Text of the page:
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Northridge kidnapping: Supervisor Antonovich blasts realignment

April 01, 2013|By Kate Mather and Andrew Blankstein
  • The LAPD released this mug shot of Tobias Dustin Summers after identifying him as a suspect in the kidnapping of a 10-year-old Northridge girl last week.
The LAPD released this mug shot of Tobias Dustin Summers after identifying… (Gary Friedman / Los Angeles…)

This post has been corrected. See the note at the bottom for details.

As the investigation into a 10-year-old Northridge girl's kidnapping and sexual assault continued, an L.A. County supervisor criticized the so-called realignment program which transfers authority of some felons from state prisons to county jails.

The circumstances of Tobias Dustin Summers' July 2012 release from custody were not clear. Police said Saturday that the 30-year-old had a criminal history dating back to 2002 that includes charges of kidnapping, robbery, explosives possession and petty theft.

LAPD officials said he was released from custody under realignment.

The law, which went into effect in October 2011, was intended to reduce overcrowding in state prisons.

Summers is not a registered sex offender, but authorities said he was arrested on suspicion of battery in 2009 in a case that involved child annoyance.

LAPD Deputy Chief Kirk Albanese said Summers had been taken into custody Jan. 13 for a probation violation and was released Jan. 19, but he did not elaborate on the violation.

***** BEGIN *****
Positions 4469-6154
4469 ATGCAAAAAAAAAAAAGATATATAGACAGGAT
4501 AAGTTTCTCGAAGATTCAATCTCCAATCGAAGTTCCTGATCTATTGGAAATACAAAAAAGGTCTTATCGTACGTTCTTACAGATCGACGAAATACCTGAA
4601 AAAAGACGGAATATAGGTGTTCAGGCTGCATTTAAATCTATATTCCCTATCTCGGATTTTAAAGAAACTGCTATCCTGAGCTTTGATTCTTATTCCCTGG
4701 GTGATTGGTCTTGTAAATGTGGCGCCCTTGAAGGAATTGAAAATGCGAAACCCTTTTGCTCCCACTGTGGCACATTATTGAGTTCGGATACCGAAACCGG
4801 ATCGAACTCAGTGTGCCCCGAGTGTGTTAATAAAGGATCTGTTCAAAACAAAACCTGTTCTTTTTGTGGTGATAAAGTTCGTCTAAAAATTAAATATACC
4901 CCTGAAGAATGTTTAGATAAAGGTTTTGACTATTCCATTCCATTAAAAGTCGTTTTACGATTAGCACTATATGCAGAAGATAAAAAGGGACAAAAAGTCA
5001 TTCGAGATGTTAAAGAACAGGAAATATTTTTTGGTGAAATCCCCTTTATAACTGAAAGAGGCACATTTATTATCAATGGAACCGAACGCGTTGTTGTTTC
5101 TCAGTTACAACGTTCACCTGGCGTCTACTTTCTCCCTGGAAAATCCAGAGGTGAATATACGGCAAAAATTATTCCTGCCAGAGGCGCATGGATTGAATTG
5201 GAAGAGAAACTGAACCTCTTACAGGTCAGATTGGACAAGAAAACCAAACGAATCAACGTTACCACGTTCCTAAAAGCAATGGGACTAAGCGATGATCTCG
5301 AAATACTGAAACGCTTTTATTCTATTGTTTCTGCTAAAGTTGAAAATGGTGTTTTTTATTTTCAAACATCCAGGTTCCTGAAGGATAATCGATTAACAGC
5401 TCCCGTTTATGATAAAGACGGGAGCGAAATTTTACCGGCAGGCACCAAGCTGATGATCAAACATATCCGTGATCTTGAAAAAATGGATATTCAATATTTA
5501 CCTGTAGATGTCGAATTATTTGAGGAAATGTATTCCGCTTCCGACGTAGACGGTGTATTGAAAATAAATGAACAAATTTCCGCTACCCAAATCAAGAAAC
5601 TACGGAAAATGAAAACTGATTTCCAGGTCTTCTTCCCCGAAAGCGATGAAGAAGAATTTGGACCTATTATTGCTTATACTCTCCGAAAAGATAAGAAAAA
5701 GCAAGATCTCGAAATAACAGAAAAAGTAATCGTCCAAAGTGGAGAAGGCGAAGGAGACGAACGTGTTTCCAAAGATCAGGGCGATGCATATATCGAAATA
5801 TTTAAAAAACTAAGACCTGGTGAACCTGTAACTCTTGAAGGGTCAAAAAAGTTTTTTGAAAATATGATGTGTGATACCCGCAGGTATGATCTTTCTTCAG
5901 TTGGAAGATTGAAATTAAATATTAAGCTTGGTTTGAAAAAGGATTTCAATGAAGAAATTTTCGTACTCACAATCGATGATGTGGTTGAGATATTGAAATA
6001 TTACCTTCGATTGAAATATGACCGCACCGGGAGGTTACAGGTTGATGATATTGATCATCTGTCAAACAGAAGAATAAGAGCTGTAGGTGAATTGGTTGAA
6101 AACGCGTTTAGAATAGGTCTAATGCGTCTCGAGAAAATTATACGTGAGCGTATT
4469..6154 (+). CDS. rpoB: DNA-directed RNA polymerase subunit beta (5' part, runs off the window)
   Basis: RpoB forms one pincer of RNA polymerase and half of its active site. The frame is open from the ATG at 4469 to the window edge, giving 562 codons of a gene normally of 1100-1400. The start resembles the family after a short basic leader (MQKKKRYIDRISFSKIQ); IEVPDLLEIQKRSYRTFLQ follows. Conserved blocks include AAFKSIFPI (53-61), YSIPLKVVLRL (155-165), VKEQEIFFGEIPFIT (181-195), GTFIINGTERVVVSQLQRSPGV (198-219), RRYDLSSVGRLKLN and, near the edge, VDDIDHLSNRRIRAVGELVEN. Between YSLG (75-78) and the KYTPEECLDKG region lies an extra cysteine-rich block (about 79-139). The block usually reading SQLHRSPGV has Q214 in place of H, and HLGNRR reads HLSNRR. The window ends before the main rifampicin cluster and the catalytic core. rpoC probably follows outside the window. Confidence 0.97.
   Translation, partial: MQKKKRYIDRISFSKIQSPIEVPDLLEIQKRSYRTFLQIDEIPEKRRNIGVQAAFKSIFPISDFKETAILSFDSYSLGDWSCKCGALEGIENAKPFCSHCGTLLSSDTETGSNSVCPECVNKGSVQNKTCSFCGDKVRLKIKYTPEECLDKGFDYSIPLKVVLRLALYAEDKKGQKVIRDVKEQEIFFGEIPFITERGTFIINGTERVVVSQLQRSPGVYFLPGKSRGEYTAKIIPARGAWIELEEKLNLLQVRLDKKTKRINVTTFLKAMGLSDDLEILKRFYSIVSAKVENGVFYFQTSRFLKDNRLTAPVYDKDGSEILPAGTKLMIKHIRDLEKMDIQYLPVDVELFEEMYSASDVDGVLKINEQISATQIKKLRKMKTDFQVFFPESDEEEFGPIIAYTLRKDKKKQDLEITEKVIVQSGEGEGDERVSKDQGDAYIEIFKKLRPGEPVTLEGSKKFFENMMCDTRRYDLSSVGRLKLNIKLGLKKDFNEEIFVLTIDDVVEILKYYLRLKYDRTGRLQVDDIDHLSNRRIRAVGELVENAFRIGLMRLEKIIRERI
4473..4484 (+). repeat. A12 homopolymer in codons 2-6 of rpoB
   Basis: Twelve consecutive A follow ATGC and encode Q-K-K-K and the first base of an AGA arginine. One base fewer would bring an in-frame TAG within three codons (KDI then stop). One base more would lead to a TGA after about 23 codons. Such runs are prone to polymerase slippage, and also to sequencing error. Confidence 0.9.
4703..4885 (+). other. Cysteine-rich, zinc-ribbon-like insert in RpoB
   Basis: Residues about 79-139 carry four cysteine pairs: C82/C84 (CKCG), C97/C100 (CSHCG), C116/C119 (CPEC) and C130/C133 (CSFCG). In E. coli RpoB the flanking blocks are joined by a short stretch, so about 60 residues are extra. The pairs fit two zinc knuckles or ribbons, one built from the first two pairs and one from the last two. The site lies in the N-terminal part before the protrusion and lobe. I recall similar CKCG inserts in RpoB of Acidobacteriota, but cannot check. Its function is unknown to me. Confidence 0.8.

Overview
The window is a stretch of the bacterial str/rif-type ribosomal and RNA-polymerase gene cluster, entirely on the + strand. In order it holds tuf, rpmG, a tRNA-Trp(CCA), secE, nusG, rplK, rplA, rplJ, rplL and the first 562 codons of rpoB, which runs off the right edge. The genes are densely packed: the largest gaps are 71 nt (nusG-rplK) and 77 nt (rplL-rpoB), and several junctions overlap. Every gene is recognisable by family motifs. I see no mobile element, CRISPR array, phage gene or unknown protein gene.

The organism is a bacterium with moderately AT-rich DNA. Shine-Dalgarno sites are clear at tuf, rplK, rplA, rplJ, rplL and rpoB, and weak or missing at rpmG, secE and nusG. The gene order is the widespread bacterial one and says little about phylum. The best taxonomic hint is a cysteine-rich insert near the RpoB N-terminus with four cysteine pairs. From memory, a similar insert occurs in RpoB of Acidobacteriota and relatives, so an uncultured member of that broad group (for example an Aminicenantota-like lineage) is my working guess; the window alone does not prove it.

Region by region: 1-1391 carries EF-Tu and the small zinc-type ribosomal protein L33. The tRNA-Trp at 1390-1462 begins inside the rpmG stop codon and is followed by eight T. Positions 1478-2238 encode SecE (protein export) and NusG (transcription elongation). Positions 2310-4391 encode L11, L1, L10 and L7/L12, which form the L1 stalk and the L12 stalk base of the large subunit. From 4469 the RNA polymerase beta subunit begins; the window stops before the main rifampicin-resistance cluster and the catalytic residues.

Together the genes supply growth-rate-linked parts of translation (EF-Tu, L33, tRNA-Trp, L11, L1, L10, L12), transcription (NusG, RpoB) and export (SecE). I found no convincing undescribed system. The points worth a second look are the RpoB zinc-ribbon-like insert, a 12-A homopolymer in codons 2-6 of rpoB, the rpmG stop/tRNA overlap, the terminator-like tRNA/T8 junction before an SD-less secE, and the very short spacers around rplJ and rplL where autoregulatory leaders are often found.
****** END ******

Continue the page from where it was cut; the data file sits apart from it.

Supervisor Michael D. Antonovich, a staunch critic of realignment, issued a statement Monday calling on Gov. Jerry Brown to "take the proper steps" and convene a special legislative session to "repeal this reckless program."

"The governor's failed realignment program is a proven threat to public safety which has overwhelmed probation departments and local law enforcement agencies," the statement read.

Authorities have not explained how their investigation led to Summers. Authorities initially said two men were suspected of taking the girl from her Northridge home but said Saturday that Summers was the primary focus of their investigation.

He remained at large Monday.

Sources told The Times on Monday that investigators were still trying to determine why the girl was targeted. At the moment, they said, they do not believe it was related to a 2008 international child abduction involving her relatives.

Authorities have said the girl's mother noticed her daughter was missing from her bedroom at about 3:40 a.m. Wednesday. She was found nearly 12 hours later, in a parking lot some six miles away from her home.

The girl had cuts and bruises, some to her face. Sources later told The Times she had been sexually assaulted.

The girl was initially identified by The Times, citing authorities, after she went missing. However, it is the policy of The Times not to identify victims in cases of alleged sexual crimes.

[For the record, 2:55 p.m., April 1: A previous version of this post incorrectly stated that Summers was released Jan. 16.]


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